The idea behind this is that the first humans possesed a set of physical gestures that could be used to communicate with each other. As time passed by oral gestures developed that resembled the movements made with hands and body. Those oral gestures, particularly involving tounge, lips and mouth, used patterns that were similar to physical gestures such as waving. So instead of saying „Goodbye“ by waving a hand it is proposed that early humans started waving their tounges.

This theory is rather questionable as oral and physical gestures are very limited in expressing various intentions. Although it is possibly to mime simple expressions it remains quite difficult to visualize long and complex sentences such as „My car is broken so I took my wife’s car to get to work.“. The theory of an oral-gesture source may be reasonable to some extent but it does not expose the origins of language completely.


The speculations about the origins of language known under the name glossogenetics focus particularly on the biological basis and evolution of language, assuming that some distinctive physical features enable us to talk.

It all starts with the ability of two-legged locomotion that distinguishes us from other primates and probably led to other physical changes required for producing words. If we compare a human’s mouth to an ape we will notice certain differences:

- Unlike an ape’s teeth those of humans are upright which is quite helpful in producing such sounds as f, v and th.
- The human mouth is rather small and can be opened and closed rapidly, human lips are more flexible than those of apes and can produce p and b sounds.
- The human tounge is very flexible and can be used to produce a large variety of different sounds such as l.

An essential organ in producing sounds is the larynx[2], or voicebox. Due to the human’s upright posture the larynx differs in position from that of apes. The human larynx has moved lower what created a bigger cavity, called pharynx[3] which works as an resonator for sounds produced in the larynx and enables us to produce a larger range of different sounds.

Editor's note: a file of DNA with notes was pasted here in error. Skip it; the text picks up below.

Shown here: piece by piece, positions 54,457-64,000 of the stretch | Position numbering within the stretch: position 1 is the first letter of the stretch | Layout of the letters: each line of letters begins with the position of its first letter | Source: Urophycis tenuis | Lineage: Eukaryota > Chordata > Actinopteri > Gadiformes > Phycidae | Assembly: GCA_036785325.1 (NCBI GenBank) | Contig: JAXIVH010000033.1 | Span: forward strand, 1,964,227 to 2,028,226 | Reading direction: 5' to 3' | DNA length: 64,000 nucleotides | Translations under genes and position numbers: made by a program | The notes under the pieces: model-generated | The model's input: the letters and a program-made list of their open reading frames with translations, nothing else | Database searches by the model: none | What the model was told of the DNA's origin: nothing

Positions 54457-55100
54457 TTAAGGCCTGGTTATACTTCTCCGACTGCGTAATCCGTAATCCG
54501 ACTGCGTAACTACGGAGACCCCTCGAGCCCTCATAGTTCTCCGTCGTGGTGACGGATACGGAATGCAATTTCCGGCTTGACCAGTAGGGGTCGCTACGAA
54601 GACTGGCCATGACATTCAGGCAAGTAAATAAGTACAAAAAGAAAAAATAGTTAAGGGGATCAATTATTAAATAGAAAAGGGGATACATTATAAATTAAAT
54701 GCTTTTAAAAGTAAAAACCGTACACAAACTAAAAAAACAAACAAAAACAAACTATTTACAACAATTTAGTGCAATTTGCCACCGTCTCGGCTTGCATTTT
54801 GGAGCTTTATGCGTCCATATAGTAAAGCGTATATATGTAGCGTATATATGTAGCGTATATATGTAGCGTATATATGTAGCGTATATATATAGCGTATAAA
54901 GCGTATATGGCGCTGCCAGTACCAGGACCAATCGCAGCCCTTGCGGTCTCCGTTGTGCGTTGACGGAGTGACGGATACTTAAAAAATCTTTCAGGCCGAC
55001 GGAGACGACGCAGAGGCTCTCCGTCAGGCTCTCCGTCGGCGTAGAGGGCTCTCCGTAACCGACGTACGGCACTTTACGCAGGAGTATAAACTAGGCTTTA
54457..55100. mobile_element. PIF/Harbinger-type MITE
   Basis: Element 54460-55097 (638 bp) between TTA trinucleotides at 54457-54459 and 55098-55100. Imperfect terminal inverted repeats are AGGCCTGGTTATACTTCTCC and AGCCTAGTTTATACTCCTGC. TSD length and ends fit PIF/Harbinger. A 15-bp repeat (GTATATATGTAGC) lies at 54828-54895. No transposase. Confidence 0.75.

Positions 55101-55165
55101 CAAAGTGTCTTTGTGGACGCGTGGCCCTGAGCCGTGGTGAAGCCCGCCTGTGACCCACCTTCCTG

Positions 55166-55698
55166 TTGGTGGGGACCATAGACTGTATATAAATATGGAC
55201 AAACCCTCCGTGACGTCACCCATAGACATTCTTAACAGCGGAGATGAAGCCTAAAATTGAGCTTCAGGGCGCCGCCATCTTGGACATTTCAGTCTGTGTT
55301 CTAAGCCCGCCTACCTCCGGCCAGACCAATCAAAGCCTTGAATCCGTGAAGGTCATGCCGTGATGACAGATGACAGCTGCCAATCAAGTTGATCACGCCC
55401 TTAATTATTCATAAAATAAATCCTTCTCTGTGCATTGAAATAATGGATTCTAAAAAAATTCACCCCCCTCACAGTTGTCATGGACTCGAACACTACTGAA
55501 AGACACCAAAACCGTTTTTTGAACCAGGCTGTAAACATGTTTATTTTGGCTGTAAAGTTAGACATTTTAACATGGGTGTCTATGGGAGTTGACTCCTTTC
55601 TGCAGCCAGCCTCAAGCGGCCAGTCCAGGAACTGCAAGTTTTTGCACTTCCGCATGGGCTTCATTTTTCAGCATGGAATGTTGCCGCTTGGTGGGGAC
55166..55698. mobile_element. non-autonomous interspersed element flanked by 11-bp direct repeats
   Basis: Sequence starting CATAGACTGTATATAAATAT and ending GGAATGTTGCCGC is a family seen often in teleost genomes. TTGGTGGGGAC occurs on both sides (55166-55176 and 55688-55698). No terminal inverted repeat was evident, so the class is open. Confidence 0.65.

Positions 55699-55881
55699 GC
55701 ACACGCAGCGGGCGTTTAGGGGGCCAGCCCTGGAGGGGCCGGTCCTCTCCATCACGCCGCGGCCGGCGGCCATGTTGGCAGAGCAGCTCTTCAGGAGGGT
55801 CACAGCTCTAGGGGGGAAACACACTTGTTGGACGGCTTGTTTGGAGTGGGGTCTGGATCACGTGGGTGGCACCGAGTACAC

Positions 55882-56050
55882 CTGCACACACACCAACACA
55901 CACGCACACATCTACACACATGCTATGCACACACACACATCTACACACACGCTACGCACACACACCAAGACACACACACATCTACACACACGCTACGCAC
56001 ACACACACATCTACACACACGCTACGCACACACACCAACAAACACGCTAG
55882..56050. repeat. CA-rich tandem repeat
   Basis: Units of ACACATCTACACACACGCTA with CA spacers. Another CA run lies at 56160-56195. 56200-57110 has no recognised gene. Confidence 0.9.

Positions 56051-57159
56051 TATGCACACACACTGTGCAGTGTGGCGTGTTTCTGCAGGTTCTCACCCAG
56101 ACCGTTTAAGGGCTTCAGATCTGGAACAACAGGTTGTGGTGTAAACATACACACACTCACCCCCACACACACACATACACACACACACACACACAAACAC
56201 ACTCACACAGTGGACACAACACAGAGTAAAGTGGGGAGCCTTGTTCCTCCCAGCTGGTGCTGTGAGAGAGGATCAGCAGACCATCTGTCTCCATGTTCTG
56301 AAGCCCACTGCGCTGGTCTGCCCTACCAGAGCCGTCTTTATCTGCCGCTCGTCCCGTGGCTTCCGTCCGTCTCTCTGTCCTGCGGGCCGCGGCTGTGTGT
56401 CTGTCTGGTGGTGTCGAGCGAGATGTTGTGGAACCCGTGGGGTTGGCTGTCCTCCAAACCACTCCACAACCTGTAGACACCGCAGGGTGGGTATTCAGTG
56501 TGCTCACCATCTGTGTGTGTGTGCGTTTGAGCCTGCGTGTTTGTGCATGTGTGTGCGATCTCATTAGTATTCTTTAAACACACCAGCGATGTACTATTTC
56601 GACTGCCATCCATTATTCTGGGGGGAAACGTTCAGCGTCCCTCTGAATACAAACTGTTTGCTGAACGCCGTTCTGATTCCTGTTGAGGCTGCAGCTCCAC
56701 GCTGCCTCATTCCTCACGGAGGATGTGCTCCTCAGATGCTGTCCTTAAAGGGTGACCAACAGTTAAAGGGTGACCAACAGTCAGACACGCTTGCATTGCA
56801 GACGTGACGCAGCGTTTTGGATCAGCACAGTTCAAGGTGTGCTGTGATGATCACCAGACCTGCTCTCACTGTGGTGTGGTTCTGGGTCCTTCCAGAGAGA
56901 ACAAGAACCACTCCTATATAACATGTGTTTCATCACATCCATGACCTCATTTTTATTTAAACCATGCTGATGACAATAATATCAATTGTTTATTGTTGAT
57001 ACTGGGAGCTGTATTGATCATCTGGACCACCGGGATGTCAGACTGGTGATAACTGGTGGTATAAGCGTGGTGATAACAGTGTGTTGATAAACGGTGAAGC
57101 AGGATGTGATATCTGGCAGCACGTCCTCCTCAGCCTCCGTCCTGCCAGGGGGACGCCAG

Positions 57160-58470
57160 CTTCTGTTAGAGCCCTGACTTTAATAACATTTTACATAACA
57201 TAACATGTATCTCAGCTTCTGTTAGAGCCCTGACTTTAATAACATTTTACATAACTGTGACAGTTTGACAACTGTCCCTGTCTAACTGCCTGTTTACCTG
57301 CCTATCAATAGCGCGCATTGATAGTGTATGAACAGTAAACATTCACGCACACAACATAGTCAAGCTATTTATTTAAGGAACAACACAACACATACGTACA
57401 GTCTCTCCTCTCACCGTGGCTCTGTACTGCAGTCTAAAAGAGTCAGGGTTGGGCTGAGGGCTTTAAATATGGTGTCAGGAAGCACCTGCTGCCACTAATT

There are obviously many physical features that were crucial in the developement of speech but unfortunately none of them gives us exact insight how the human communication system including synthax and other grammatical particles or abstract concepts was created.


Although all of the theories presented seem to be quite sensible, none of them can be named as the ultimate origin of language. Human language perhaps developed from a combination of all theories but we just do not know whether language emerged in one or several places or at different times in our history. It seems that language appeared from nowhere, since no other species has anything resembling human language. However, other animals do possess basic systems for perceiving and producing sounds that enable them to communicate. These systems may have been in place before the appearance of language. The mystery of language may be hidden in our genes, waiting for scientists to identify the genetic program responsible for this uniquely human ability.


Yule, George: The study of language, 2. edition, Cambridge University Press 1996


[1] from the Greek word meaning "name-making"; a figure of speech that describes a word that imitates (echoes) the object it is describing, such as "bang", "click", "fizz", "hush" or "buzz", or animal noises such as "moo", "quack" or "meow".

[2] larynx (voicebox), is an organ in the neck of mammals involved in sound production.

[3] pharynx is a combined part of the digestive system and respiratory system of many animals. It is situated immediately posterior to the mouth and nasal cavity.

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The origins and evolution of human language
University of Duisburg-Essen  (Department of Anglophone Studies)
Introduction to Linguistics
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ISBN (eBook)
ISBN (Book)
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language, linguistics, evolution
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Florian Rübener (Author), 2006, The origins and evolution of human language, Munich, GRIN Verlag,